A couple of years ago I was in Chicago, taking a cab from one bar to another with a buddy. Traffic was heavy with weekend drivers, and at one point somebody cut us off. It was typical driving behavior in Chicago, but for some reason it didn't sit well with our driver, a middle-aged Pakistani man who started flashing his lights and honking at the offending vehicle. At the next red light, the other driver got out of his car and revealed himself to be a big man with a short temper. Our driver was not intimidated, though. Like a lap dog going after a German shepherd in the dog park, he got right out and threatened to kick this guy's ass.

Though not in a hurry, we really didn't want to see our outmatched cab driver hospitalized. Luckily, the other driver felt the same way, returning to his car saying, "In your dreams." Our driver wasn't done, though, and he shouted back through his thick accent: "No, you are in the dream, sir!" Brilliant. He never backed down and ultimately won the fight with this seemingly simple statement.

I don't know if the guy drove away questioning his Cartesian "I think therefore I am" reality, but I like to believe he did. The statement, "You are in the dream," invokes a powerful idea that asks you to question the very foundation of your own existence. It is as though the cab driver was an agent out of The Matrix, which is screening on Friday the 12th at the EMP. Before the trilogy of Matrix movies became a comic-book history of philosophy emphasizing the importance of faith and Christian theology, it was about asking the audience to question the authenticity of their own lives. Sure, it doesn't always succeed on a story level, but it does have some kick-ass special effects that expanded the visual potential of the Hollywood dream factory.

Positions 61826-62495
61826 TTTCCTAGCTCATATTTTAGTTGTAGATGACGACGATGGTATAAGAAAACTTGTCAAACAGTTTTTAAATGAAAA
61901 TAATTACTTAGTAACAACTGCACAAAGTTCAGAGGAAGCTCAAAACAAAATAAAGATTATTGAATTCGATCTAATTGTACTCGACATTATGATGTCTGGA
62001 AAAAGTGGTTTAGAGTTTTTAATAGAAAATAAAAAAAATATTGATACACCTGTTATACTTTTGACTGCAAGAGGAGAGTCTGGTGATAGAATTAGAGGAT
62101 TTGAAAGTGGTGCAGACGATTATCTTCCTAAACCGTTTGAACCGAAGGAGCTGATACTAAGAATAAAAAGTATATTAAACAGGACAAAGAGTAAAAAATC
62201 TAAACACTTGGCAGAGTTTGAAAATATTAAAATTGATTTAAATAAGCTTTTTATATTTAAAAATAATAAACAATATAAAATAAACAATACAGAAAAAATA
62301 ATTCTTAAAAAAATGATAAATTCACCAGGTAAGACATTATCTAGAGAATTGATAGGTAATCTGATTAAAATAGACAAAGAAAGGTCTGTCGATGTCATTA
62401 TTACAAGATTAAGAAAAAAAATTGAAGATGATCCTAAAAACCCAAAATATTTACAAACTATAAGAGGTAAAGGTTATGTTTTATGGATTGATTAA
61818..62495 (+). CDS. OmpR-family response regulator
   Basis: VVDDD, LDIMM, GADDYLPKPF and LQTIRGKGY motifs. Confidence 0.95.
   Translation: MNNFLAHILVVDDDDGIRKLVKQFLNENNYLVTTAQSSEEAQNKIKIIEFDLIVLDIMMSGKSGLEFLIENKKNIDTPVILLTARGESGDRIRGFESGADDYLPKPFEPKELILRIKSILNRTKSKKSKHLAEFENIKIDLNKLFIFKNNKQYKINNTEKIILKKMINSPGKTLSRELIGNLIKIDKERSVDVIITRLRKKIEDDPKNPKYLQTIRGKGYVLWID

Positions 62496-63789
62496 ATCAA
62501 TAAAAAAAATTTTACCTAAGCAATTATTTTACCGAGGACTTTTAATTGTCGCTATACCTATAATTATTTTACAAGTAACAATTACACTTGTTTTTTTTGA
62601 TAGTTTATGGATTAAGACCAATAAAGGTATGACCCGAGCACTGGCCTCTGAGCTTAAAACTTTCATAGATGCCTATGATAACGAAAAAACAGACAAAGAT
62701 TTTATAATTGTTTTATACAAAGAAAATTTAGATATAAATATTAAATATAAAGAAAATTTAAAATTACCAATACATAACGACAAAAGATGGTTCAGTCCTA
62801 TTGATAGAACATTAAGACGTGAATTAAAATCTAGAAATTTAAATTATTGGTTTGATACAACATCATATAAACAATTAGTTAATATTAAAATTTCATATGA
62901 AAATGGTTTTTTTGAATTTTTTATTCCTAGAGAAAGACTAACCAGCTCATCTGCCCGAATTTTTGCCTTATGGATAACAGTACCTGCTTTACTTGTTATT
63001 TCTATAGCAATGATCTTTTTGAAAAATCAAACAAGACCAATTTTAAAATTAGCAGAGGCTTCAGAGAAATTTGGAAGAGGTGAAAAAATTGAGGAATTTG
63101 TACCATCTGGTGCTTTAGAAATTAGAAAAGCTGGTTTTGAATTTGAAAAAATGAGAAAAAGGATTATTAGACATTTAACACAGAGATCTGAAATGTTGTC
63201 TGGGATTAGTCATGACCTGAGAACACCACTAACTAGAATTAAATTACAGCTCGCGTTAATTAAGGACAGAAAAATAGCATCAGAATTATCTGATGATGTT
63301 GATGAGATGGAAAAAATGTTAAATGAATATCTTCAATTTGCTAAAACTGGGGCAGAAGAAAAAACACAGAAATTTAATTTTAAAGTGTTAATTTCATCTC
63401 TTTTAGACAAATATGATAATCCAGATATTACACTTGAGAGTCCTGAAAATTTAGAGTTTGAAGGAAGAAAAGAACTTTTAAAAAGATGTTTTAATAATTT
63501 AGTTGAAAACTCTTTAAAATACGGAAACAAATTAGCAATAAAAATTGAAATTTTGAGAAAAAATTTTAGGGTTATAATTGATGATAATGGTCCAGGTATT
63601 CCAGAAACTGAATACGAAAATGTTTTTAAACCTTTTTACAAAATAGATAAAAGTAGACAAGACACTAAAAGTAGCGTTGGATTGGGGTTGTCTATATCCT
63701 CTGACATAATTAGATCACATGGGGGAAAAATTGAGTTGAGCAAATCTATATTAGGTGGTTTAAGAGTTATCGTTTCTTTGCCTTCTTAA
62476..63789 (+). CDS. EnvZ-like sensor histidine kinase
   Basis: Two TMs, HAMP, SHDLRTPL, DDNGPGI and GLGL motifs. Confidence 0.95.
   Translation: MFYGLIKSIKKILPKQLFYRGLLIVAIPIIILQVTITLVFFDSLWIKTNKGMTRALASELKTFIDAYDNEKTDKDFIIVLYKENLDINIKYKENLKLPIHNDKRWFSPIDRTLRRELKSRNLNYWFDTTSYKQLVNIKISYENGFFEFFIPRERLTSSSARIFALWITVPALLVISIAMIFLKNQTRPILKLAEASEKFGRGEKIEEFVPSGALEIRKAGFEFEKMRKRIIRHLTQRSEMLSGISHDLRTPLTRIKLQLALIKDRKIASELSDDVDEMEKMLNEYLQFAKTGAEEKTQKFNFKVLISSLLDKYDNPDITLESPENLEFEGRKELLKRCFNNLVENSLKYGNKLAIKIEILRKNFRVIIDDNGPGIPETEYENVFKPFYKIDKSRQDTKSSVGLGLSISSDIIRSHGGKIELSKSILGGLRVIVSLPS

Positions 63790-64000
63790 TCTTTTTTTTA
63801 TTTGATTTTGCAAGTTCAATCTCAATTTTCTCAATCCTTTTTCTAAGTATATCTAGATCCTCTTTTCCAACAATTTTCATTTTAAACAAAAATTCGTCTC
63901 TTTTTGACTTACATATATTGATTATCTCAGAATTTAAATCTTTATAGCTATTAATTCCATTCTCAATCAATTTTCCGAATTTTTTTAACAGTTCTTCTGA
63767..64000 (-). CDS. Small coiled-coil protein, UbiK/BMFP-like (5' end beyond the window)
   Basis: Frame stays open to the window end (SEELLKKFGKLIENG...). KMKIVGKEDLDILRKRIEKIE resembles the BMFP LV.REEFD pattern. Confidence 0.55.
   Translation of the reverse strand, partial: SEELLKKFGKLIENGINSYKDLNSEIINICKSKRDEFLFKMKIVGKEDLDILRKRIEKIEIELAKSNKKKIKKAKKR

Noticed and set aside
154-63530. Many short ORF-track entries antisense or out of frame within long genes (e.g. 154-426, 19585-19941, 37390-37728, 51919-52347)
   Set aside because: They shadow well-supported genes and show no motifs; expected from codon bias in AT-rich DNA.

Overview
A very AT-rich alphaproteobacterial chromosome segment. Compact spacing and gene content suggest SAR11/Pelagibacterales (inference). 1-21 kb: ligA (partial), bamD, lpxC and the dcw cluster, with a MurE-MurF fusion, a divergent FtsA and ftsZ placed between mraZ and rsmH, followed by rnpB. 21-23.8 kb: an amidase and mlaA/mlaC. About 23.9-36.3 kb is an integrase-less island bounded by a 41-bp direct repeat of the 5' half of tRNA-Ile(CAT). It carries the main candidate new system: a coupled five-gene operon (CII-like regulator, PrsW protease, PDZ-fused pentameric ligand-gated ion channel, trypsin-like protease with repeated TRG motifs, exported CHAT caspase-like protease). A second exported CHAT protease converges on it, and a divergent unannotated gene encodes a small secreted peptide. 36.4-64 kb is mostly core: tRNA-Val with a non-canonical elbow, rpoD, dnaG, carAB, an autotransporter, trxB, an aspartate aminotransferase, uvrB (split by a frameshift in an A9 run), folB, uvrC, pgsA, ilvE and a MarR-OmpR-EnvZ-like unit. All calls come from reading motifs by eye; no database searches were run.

Over at Consolidated Works, the whole question of how cameras affect perceived reality is the heart of the Id/Ego/Video series. On Tuesday the 16th, film curator Adam Hart will be screening a series of videos he commissioned by artists like deco dawson, Julie Talen, and others. Basically, he asked them to carry around a video camera with them everywhere for a week, and make a short piece about how this affects the people around them. You can hear more about this if you show up this weekend for Intimitaeten (plays Fri-Sun), a documentary that goes behind the scenes of a German gay porn video production company.

For the younger set and their parents, check out the Kids Are All Right collection of Russian animated short films at the Northwest Film Forum. Featuring shorts dubbed into English by actors like James Coburn, Mickey Rooney, and Kirsten Dunst, the Sunday-morning screening will also include games and prizes for the little ones. Maybe one of these kids will break out of the dream and be revealed as a middle-aged Pakistani cab driver. I, for one, wouldn't be surprised.


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